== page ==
Wednesday, November 18, 2015

Letting the Light Work

Jesus was the master story-teller, and he did so by using parables. These were stories that used something familiar to teach a truth that was not so familiar. Here are two short parables that Jesus used to teach us what it means to be a true follower of Christ.

First, The Lamp, is a story about using the light to the greatest advantage. You don’t light a lamp and then put it under the bed. No, people put lamps on stands so that the light reaches further and lights the way (Luke 8:16-17). When God’s Word is in our hearts and we have committed our hearts to Jesus, then the light that comes out of our lives is an attractive light to the world around us.

We should not be surprised when those who do not know Christ do things that offend us, but we shouldn’t let that bother us. People who don’t know Christ often use profanity, they may drink too much or some other thing that irritates us. It’s not our job to try to change them—that’s how they talk and live. Our job is just let the light shine. If you really know Jesus, you will have something inside of you that is attractive. Use it; don’t hide it, but don’t put it in their face and blind them. Love them, support them and be a friend to them. If you do, they will come to you in their time of need.

The second little parable is about Family.  Jesus’ mother and siblings came to see him, but because there were so many people, they couldn’t get to him. When Jesus was told that his family wanted to see him, he responded, "My mother and brothers are those who hear God's word and put it into practice” (Luke 8:19-21). Jesus was not teaching us to ignore our families but rather that the connection in the family of God is often closer than that of blood related families. Jesus’ earthly family was learning that they could not control Jesus, which they tried to do on several occasions. He was exerting independence and the priority of his calling.

Are you part of Jesus’ family? Is doing God’s will the most important thing in your life? If it is, then you will find a way to be intimately connected to Jesus. Our greatest need is to be connected to Jesus. Whatever has happened that has interfered with your relationship with Jesus—I urge you to resolve it and make Jesus the closest friend you have. When Jesus is your closest friend, your light will shine and when it does, you can expect the light to work. People will be attracted to Jesus by watching your life.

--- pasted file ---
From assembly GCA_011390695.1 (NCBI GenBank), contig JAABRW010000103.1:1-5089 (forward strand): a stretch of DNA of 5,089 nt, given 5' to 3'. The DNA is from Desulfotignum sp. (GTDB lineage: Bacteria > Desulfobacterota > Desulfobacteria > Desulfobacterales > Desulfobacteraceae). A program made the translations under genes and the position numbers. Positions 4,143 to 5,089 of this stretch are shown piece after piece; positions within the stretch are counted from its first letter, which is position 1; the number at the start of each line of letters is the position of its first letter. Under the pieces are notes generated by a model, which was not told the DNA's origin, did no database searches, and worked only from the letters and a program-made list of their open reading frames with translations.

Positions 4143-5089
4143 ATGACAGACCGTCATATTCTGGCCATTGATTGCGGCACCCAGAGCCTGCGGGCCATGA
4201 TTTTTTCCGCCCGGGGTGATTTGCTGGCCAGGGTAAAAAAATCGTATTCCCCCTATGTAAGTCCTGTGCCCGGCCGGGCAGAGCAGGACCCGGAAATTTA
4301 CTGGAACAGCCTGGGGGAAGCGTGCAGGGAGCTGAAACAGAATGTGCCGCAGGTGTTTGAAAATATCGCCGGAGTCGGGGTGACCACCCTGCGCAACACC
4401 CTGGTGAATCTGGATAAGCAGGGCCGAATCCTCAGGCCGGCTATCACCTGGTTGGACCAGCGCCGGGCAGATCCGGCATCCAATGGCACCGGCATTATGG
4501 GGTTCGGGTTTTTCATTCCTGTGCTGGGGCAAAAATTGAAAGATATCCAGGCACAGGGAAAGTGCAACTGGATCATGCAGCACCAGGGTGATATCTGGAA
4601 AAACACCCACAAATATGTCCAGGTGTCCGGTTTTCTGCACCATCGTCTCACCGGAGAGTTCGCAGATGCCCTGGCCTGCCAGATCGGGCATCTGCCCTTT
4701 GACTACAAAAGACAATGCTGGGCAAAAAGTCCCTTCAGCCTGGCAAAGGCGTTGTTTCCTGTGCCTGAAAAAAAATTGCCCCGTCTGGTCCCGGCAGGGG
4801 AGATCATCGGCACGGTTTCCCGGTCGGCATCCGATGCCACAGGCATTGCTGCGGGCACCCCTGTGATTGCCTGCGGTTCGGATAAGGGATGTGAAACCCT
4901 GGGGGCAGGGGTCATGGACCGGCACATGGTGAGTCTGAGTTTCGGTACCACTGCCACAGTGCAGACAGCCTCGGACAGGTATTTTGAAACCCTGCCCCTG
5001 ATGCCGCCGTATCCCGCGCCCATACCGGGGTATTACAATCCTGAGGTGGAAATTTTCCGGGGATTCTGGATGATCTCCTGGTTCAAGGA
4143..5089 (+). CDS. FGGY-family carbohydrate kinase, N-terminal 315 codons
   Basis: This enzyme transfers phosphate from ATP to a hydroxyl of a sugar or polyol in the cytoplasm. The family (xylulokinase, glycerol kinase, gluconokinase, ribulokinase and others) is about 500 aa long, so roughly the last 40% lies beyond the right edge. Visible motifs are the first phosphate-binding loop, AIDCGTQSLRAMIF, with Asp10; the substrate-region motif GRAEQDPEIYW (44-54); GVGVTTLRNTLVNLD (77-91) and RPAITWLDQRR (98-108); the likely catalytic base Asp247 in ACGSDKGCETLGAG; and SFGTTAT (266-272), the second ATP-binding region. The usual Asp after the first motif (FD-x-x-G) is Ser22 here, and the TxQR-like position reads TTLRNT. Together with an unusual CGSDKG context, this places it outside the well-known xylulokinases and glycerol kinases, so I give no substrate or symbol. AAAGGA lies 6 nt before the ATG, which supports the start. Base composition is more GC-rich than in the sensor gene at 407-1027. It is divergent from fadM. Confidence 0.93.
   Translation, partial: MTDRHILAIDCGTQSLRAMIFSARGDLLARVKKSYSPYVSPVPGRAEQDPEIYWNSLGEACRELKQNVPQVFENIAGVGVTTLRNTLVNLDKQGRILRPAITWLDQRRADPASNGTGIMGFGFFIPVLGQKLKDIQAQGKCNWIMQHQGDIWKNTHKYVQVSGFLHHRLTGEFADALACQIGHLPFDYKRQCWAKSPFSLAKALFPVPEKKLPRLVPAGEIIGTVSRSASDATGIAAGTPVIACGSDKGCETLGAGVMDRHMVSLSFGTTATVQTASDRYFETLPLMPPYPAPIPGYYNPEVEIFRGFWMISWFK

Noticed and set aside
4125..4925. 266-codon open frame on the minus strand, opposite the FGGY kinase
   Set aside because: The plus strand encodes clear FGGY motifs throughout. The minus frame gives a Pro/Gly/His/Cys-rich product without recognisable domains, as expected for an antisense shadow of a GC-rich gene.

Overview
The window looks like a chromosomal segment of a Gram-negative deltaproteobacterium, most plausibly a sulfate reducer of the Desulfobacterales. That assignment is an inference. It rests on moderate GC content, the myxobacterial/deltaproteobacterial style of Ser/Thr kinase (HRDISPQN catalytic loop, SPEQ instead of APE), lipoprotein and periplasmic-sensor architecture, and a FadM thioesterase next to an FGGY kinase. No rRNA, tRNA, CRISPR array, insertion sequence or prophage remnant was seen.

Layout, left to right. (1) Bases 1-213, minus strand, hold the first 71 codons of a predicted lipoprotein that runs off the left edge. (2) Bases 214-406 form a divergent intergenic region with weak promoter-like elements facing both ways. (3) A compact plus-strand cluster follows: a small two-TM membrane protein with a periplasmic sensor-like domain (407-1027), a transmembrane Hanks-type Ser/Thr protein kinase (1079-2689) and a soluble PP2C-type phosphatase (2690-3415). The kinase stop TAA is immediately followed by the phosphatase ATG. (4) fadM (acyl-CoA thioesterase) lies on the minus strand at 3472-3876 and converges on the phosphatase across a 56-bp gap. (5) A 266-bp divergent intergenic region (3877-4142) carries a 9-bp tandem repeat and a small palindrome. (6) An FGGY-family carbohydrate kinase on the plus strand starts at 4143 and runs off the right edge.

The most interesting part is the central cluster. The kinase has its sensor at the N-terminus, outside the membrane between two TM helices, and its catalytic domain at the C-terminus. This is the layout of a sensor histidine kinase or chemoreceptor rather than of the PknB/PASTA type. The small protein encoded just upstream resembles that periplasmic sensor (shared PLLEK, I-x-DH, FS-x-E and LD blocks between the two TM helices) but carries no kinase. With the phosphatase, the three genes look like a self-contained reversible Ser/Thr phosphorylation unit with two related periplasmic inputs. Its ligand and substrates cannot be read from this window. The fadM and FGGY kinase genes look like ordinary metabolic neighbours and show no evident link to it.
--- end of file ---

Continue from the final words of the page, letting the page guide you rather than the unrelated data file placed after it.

First and foremost we were made for connection with Jesus. When you are connected to him, you will function better, you will enjoy life and understand what life is all about. You will treat people better, and you, yourself will produce fruit. It’s the kind of fruit that makes you winsome and attractive.

Thursday, November 12, 2015

He Who is Forgiven Much, Loves Most

One of my all-time favorite stories about Jesus is this one (Luke 7:36-50). It is a story about forgiveness, and I love to talk about forgiveness because it is God’s wonderful gift to all of us. This story begins with a Pharisee named Simon who invites Jesus to eat with him.  Simon’s resentment of Jesus shows up in his refusal to give Jesus the common courtesies due any dinner guest. It was expected that the host would greet each of his guests with a kiss, wash their feet, and anoint each with oil, but none of these things were done for Jesus.

Simon’s house most likely had a patio where special meals were served that was visible to onlookers. The guests reclined at low tables with their feet extending away from the table. It wasn’t unusual for people to stop and observe the dinner in progress.

A woman came in without an invitation, and she came up behind Jesus and wept, letting her tears fall on Jesus' feet. The woman’s emotions exploded as she unleashed a stream of tears that mixed with the dirt from Jesus’ feet. With his feet so wet, she unloosed her hair and dried them. The resentment toward the intruding woman mounted because women were not supposed to loosen their hair in public.  In addition, she repeatedly kissed his feet and poured perfume on them. Completely uninhibited, she wept unashamedly and expressed her love for Jesus. The greater shock however was toward Jesus because he did not stop her.

She had come because of her gratitude. Somewhere she had encountered Jesus, and his words had gone straight to her heart. What a life-changing experiencing that had been—standing there listening to Jesus. She felt hope for the first time. As a result, she repented of her sinful life and found forgiveness. As the fragrance filled the whole room, so did the suspicion of Jesus. No one spoke out loud or even mumbled under their breath. Simon thought to himself, "If this man were a prophet, he would know who is touching him and what kind of woman she is--that she is a sinner” (Luke 7:39).